When businesses fail to live up to their financial obligations, those who do business with them can get hurt.
Whether you are a vendor supplying the business with materials on credit, or a commercial real estate owner leasing the building within which said business operates, Florida law provides you recourse to get your money back—or at least get some of it back.
The following discussion explains how to file a lien against a business.
What Is a Lien Against a Business?
When efforts to collect a bill from a business that owes you money have been unsuccessful, you can place a lien on the assets of the business.
A lien on a business is a legal right of a creditor (someone the business owes money to) to obtain title and possession of a business’s assets. Said assets are then used as collateral to satisfy the debt.
Types of business assets subject to a lien may include real estate owned by the business, bank accounts, inventory, and equipment.
As a lienholder, once you gain title and possession of the debtor company’s property, you have the authority to sell said property.
You would then use the proceeds of the sale to offset or satisfy the amount of the debt owed to you. However, before obtaining a lien on a business, you must seek a judgment against the business in court.
Gather Documents to Prove the Debt
As a threshold matter, you will need information about the debtor including its name and address of doing business. To obtain a court order, you must first prove that the business owes you money and that the business has failed to pay you.
For example, if you are a food caterer and performed services as a contractor at the business’s office Christmas party, you would want to evidence the bill for the costs and labor, as well as the receipts for any materials or ingredients used.
Similarly, if you have performed professional services for the business, your hourly billing statement should suffice as evidence of the unpaid debt.
File Your Claim in Court
Before you can place a lien on business property, you must first have a court order—a judgment directing the debtor to pay you what is owed. To obtain a judgment you first need to file a complaint and pay any necessary filing fees. Include all documentation described above to prove the amount and validity of the debt.
After filing a claim with the court and submitting proof of the amounts owed to you, the business will typically file an answer with the court and serve you a copy.
At this stage, the business will have an opportunity to argue the invalidity of the debt or prove that said debt has in fact been paid.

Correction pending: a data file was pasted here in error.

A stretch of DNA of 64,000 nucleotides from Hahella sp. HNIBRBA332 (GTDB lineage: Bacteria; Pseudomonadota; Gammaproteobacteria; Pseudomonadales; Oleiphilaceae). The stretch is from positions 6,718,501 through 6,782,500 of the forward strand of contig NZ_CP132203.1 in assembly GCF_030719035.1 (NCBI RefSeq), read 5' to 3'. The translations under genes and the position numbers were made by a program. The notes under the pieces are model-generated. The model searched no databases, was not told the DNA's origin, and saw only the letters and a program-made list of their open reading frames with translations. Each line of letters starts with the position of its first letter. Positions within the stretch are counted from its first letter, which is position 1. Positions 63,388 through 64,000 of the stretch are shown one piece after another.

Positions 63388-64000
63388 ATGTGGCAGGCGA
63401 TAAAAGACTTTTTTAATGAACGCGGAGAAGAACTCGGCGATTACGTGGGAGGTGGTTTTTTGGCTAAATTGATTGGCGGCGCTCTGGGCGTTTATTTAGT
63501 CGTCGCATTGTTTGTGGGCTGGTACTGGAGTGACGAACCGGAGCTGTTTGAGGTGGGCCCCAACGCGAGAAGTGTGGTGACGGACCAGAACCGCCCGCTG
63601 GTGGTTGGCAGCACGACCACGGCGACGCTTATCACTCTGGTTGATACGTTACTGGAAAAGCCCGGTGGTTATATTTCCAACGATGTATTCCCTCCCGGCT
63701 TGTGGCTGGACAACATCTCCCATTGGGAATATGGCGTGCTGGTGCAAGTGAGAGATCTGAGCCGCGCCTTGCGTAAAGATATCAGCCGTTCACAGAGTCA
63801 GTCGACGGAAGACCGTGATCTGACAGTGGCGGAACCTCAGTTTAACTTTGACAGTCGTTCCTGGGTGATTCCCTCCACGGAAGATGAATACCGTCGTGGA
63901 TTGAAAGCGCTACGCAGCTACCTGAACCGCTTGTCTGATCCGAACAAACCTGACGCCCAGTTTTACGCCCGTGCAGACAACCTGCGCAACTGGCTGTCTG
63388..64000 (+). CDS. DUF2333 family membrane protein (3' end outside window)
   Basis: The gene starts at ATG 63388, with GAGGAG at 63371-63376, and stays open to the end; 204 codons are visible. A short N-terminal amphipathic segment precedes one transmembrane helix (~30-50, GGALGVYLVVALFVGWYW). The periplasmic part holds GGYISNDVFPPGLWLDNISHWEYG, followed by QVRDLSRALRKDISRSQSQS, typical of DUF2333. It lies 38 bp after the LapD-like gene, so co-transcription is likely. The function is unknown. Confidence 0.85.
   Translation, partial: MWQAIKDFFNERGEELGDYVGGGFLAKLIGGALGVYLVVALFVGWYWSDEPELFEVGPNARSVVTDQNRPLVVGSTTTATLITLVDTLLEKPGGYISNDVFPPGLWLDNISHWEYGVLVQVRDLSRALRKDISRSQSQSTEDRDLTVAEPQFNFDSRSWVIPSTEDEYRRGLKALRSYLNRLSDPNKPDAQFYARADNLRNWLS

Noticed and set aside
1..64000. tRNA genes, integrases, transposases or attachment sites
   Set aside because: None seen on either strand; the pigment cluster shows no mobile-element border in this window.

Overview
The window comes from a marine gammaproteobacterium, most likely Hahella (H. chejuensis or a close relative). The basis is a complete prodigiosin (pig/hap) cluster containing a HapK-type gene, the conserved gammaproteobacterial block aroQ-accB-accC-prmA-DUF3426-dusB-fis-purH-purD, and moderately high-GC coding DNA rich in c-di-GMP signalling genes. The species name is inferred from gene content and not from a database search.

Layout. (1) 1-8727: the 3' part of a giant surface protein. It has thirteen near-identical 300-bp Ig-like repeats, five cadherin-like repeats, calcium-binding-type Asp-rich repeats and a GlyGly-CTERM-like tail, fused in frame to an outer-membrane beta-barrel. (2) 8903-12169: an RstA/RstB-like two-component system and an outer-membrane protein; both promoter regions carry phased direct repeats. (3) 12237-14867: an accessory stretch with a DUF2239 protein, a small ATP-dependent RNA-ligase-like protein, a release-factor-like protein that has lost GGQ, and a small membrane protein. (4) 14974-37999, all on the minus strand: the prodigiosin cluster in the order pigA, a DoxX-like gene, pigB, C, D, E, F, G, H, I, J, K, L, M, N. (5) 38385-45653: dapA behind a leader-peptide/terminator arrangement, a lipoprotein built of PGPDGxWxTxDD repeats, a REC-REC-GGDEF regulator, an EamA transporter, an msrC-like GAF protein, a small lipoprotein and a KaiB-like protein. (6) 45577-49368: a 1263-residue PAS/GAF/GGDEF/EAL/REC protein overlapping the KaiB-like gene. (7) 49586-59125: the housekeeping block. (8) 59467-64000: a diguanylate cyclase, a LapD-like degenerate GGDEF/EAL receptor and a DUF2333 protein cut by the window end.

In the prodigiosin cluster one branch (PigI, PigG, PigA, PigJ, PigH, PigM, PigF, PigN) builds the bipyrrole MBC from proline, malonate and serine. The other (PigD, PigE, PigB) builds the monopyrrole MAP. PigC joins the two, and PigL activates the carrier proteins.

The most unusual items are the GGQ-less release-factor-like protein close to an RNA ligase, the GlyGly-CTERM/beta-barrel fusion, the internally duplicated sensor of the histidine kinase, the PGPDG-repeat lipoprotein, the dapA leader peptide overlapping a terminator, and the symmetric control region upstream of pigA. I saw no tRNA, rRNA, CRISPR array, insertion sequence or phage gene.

Documentation may include credit card statements or canceled checks. If the debtor business fails to demonstrate to the court that the debt is invalid or previously paid, the court will award you a judgment against the business to the full extent of the debt.
Enforcing the Judgment
Once the court awards you a judgment against a business, you must next file the written order with the county clerk’s office so that the public is put on notice that you hold a lien against the business and its property. If the business has other creditors, your priority is generally determined by who filed first.
This process is sometimes referred to as attachment. Here, you will identify the business’s assets that will serve to satisfy the lien.
Assets typically include real property, equipment, accounts receivable, and inventory. Once the business’s assets have been “attached” to your court order, the business debtor will be prohibited from selling or transferring said items of property.
Note that in some instances, the notice requirement varies by type of asset. For example, if the debtor business owns any real property, you will want to file a notice in the clerk’s office of the Florida county in which said business is located.
For automobiles, you will want to file with the department of motor vehicles in whatever state the debtor business’s vehicles are registered. If you seek accounts receivable, you will want to send a copy of the written order to the debtor business’s financial institutions.
Selling the Assets
Once the lien is in place, and the debtor business’s assets are attached, you can then exercise your legal right to seize and sell said assets. Because public policy seeks to discourage self-help, it is often the case that seizure and sale are done through the sheriff’s office via a public auction.
Here, the proceeds are applied to the outstanding debt. if the debt is not fully satisfied, your lien against the business can be placed against other assets.
Contact an Experienced Florida Creditors’ Rights Attorney
Business clients frequently ask us how to file a lien against a business that owes them money. Because the answer varies with the facts of your case, it is advisable to speak to an attorney in your jurisdiction.
For more than a decade, BrewerLong has advised creditors on a wide range of issues pertaining to business asset liens. We provide custom solutions based on your specific circumstances.
Contact us today to schedule a consultation.
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